BRIEF DESCRIPTION OF THE DRAWINGS

The above and other objects, features and advantages of the present invention will become more apparent from the following detailed description taken with the accompanying drawings in which:

FIGS. 1A through 1C are fragmentary sections showing an electronic device embodying the present invention;

FIGS. 2A through 2C are fragmentary sections showing an alternative embodiment of the present invention;

FIGS. 3A through 3C are fragmentary sections showing another alternative embodiment of the present invention;

FIGS. 4A through 4C are fragmentary sections showing another alternative embodiment of the present invention;

FIGS. 5A through 5C are fragmentary sections showing another alternative embodiment of the present invention;

FIGS. 6A through 6C are fragmentary sections showing still another alternative embodiment of the present invention;

FIGS. 7A through 7C are fragmentary sections showing yet another alternative embodiment of the present invention;

FIG. 8 is a fragmentary section showing a further alternative embodiment of the present invention;

FIG. 9A is a projectional plan view showing a specific example of the electronic device in accordance with the present invention that constitutes a unit cell;

FIG. 9B is a projectional side elevation of the unit cell shown in FIG. 9A, as seen from the left;

FIG. 9C is a projectional side elevation of the unit cell shown in FIG. 9A, as seen from the right;

FIG. 10A is a projectional plan view showing another specific example of the electronic device in accordance with the present invention that constitutes a unit cell;

FIG. 10B is a projectional side elevation of the unit cell shown in FIG. 10A, as seen from the left;

FIG. 10C is a projectional side elevation of the unit cell shown in FIG. 10A, as seen from the right;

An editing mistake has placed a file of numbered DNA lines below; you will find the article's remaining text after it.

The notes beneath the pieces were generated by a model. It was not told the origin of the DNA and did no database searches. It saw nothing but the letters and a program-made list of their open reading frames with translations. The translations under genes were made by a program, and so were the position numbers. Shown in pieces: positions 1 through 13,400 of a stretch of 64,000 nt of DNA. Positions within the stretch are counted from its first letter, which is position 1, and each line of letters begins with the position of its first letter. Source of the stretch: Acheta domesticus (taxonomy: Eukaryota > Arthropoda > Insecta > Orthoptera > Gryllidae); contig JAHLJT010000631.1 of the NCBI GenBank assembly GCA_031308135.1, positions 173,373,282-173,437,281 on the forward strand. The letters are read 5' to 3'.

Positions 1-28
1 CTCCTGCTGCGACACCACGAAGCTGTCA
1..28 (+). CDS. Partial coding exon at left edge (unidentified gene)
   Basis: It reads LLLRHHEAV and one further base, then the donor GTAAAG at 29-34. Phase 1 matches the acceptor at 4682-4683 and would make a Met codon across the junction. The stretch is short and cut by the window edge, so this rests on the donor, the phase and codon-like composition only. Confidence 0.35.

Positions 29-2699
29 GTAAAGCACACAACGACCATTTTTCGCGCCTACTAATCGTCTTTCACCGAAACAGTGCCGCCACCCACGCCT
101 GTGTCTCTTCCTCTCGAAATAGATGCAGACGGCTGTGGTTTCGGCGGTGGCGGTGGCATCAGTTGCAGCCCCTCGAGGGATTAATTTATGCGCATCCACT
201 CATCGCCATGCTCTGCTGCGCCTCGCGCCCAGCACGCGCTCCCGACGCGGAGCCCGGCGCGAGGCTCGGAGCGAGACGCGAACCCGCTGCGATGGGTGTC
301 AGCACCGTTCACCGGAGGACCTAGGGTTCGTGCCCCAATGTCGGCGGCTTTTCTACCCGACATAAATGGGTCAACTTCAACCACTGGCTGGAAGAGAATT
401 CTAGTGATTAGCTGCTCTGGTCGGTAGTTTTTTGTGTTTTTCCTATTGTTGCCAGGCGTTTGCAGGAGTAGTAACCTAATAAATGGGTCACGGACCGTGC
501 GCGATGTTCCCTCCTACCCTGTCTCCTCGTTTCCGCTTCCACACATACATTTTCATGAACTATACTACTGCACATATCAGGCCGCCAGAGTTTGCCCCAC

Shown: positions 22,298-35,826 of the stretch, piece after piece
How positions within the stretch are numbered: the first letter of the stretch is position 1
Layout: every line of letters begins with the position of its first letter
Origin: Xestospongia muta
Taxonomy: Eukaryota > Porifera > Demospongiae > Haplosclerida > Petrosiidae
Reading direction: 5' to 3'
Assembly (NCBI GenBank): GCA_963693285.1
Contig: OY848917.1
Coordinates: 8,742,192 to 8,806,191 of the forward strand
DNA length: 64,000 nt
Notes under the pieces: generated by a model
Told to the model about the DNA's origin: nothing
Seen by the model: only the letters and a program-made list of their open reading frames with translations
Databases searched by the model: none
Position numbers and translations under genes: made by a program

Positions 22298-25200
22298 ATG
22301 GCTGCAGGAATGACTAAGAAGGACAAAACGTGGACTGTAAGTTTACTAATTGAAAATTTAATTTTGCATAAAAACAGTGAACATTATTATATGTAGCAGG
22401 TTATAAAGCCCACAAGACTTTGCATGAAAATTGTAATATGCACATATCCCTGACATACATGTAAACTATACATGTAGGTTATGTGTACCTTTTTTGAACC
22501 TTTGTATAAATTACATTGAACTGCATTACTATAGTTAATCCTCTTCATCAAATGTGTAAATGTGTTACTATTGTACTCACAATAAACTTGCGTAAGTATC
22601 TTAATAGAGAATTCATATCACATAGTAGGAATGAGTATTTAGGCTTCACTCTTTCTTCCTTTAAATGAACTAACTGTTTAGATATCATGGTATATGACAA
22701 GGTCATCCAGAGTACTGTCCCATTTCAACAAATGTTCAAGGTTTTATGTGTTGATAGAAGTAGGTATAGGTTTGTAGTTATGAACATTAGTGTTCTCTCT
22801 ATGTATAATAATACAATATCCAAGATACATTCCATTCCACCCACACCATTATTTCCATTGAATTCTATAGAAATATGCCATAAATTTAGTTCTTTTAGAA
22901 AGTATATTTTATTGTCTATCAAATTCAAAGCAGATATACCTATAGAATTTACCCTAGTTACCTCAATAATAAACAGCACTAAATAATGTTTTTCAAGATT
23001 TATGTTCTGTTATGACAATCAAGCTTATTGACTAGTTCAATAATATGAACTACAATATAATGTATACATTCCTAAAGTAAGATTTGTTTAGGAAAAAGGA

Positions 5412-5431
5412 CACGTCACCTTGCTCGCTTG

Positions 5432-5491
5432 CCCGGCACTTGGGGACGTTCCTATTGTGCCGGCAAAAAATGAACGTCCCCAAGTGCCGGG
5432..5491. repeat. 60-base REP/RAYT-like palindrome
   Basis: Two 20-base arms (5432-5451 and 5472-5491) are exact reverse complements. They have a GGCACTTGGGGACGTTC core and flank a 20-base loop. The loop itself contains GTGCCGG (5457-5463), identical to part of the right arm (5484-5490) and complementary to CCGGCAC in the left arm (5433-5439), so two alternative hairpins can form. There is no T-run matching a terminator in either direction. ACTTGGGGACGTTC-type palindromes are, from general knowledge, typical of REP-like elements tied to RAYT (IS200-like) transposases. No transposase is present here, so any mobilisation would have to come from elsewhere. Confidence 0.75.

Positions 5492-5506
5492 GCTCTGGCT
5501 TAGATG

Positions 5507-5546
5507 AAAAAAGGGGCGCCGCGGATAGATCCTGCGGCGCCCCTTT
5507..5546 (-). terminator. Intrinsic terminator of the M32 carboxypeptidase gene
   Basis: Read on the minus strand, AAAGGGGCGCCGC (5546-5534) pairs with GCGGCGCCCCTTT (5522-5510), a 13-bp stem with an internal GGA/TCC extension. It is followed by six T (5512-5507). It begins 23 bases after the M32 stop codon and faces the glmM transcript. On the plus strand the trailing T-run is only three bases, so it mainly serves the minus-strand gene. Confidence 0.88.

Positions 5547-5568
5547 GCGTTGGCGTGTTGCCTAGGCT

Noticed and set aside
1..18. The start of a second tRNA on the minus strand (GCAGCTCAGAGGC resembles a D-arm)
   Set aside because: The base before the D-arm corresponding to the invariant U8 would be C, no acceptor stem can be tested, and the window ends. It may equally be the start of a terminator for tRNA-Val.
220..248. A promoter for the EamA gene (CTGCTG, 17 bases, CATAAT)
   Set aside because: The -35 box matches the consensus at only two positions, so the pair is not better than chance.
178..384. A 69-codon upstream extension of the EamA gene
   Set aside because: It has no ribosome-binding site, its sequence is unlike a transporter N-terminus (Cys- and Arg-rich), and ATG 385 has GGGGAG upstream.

FIG. 11 is a plan view showing electronic devices each having the configuration of FIGS. 9A through 9C and arranged in arrays;

FIG. 12 is a plan view showing electronic devices each having the configuration of FIGS. 10A through 10C and arranged in arrays;

FIG. 13 is a periodic table listing the surface potentials of elements;

FIGS. 14A and 14B show a specific method of measuring a surface potential;

FIGS. 15A through 15D are views illustrating a principle of operation unique to the present invention;

FIGS. 16A and 16B are views illustrating another specific principle of operation unique to the present invention;

FIGS. 17A and 17B are views illustrating still another specific principle of operation unique to the present invention;

FIGS. 18A and 18B are views illustrating yet another specific principle of operation unique to the present invention;

FIGS. 19A and 19B are views illustrating a further specific principle of operation unique to the present invention; and

FIG. 20 is a circuit diagram showing a specific configuration of a sense amplifier circuit.

DESCRIPTION OF THE PREFERRED EMBODIMENTS

A first principle of the present invention will be described first. The present invention uses electromigration that is one of the causes of trouble of aluminum wiring laid in LSIs (Large Scale Integrated circuits), as well known in the art. The electromigration of aluminum wiring can be observed only when an extremely high current density is applied thereto over a long period of time. Although the self-diffusion coefficient of aluminum is small, electromigration deteriorates the long-term stability of a LSI chip having an extremely small sectional area (10−12 m2 or less) and including fine wiring, which is sometimes as long as several meters. Electromigration causes wiring to partly snap off when a LSI is used over a long period of time.